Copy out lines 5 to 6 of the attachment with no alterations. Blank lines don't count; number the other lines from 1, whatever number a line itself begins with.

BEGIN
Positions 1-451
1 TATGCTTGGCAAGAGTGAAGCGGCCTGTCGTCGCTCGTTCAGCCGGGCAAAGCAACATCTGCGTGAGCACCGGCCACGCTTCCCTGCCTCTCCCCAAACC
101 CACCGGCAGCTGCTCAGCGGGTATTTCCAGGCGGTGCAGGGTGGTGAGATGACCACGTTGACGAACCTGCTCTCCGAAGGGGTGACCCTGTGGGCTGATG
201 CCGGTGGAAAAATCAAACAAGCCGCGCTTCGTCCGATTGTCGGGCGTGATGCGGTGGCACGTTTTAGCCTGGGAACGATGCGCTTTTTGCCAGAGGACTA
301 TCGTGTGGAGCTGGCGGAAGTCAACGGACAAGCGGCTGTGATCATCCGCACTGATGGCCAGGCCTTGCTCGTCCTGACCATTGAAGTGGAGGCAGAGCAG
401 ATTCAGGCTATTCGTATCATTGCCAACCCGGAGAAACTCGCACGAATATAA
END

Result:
301 TCGTGTGGAGCTGGCGGAAGTCAACGGACAAGCGGCTGTGATCATCCGCACTGATGGCCAGGCCTTGCTCGTCCTGACCATTGAAGTGGAGGCAGAGCAG
401 ATTCAGGCTATTCGTATCATTGCCAACCCGGAGAAACTCGCACGAATATAA